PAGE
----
• The high toxicity group in the first definition, which looks at autocorrelation of bucketed swap profitability, does seem to be picking out an important and special subset of toxic wallets overall
  • There are 1,408 wallets classified as toxic in the second definition but as low toxicity in the first definition; while a small fraction of the whole, these wallets do seem to genuinely originate toxic flow, and they are missed by the first categorization mainly because they have fewer than 250 swaps overall

We therefore generate a consolidated ranking of wallets into three toxicity groups:

  • High toxicity: Classified as high toxicity in the first definition
  • Medium toxicity: Classified as medium toxicity in the first definition or classified as toxic wallets in the second definition
  • Low toxicity: All others

While this may seem a little pedantic, it is nevertheless valuable to show that, approaching an unclear problem from two distinct perspectives, we still end up at roughly the same conclusion. It gives us confidence, furthermore, that our results will be robust across different choices of explicit parameters or thresholds. We recognize, naturally, that this is fundamentally an imperfect categorization. Certainly there will be real arbitrageur wallets we have missed and, similarly, real instances of retail flow that we may have miscategorized as being high or medium toxicity! Nevertheless, we believe that reasonable analyses of this data will largely concur with our results here, even if not with perfect precision.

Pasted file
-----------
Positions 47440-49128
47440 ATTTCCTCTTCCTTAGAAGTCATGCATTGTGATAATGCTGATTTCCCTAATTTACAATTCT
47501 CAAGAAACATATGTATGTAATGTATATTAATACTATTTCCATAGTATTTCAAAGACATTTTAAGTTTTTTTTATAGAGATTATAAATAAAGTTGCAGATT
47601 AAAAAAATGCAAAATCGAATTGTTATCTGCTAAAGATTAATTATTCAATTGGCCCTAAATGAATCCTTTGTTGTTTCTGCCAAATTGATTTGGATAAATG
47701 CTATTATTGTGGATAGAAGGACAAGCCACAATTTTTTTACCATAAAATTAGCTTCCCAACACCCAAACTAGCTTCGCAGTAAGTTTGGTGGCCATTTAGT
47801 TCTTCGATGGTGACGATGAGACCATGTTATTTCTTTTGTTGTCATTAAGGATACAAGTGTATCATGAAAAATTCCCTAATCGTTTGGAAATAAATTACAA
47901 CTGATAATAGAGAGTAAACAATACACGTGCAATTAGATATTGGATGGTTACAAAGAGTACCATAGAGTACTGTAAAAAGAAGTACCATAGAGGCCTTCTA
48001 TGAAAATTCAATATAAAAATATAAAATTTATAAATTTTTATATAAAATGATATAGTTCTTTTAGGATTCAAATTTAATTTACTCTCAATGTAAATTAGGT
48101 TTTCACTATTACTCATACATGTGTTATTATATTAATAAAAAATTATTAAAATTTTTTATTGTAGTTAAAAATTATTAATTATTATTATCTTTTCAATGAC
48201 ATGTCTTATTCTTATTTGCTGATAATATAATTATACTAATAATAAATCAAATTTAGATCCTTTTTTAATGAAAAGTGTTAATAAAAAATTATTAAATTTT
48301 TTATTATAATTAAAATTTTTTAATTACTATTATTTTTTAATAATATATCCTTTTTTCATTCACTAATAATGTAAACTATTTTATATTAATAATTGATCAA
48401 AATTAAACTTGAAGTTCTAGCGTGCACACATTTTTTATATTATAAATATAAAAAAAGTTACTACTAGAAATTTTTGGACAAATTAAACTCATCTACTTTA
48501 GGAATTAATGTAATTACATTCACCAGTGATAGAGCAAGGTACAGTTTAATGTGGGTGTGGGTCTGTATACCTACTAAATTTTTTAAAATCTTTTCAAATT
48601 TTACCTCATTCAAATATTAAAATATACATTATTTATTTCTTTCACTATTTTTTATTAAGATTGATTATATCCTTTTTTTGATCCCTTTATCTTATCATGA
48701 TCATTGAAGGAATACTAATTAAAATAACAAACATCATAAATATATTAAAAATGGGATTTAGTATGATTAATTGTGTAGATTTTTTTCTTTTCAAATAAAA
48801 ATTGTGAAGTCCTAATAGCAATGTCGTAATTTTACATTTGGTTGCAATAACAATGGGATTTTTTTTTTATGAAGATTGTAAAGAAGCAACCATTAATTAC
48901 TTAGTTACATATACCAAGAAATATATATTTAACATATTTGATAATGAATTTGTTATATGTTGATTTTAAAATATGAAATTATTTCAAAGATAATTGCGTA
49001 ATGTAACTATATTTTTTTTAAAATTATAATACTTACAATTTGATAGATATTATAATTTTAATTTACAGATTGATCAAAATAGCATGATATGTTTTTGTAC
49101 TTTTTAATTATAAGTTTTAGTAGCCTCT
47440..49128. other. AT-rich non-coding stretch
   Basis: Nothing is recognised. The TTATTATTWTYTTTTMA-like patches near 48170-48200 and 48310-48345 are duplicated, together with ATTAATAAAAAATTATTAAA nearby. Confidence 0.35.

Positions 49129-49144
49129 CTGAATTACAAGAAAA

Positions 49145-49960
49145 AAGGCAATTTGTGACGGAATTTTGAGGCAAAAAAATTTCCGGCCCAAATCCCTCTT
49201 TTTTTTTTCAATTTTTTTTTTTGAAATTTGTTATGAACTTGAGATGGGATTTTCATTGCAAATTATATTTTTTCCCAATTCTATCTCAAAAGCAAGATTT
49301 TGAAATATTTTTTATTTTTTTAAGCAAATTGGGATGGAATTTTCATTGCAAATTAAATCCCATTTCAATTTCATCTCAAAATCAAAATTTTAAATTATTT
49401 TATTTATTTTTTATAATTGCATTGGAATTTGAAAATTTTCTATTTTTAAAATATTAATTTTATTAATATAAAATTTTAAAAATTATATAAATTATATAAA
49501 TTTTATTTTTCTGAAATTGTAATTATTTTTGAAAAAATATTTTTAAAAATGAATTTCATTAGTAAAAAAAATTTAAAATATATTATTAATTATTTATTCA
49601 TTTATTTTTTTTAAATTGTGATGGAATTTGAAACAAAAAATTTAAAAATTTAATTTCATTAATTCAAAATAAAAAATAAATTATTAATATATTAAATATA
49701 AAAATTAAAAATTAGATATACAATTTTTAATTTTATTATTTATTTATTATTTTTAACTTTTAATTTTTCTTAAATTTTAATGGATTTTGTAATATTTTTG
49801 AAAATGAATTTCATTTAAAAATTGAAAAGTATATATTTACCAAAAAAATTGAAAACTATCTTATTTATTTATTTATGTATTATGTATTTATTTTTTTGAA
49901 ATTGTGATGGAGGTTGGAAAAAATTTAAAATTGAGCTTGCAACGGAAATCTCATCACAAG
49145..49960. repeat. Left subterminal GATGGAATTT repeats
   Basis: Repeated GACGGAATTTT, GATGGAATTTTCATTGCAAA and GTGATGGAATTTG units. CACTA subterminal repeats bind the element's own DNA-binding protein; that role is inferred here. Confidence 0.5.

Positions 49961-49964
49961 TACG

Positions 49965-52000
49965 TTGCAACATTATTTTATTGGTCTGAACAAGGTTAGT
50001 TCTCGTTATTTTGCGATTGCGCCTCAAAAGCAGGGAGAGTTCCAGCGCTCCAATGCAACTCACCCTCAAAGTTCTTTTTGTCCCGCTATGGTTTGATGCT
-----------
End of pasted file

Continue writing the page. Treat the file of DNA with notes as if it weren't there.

Characteristics of toxic flow

Now that we have a consolidated classification of wallets as possessing high, medium, or low toxicity, what else can we say about the swap behavior of these wallets?

One natural question to ask is how frequently swaps come in. Intuitively, we expect automated trading strategies with systematic alphas to fire off swaps at regular intervals (whenever trading opportunities or price dislocations are detected). On the other end of the spectrum, a retail trader might fire off swaps at relatively more random, infrequent times: perhaps a trade here when they feel like it, another trade over the weekend… and so on.

Accordingly, we examine the distribution of each wallet’s median time between consecutive swaps (we use the median here to avoid biasing estimates from temporary pauses in trading and so on, and restrict to wallets with more than 20 swaps recorded):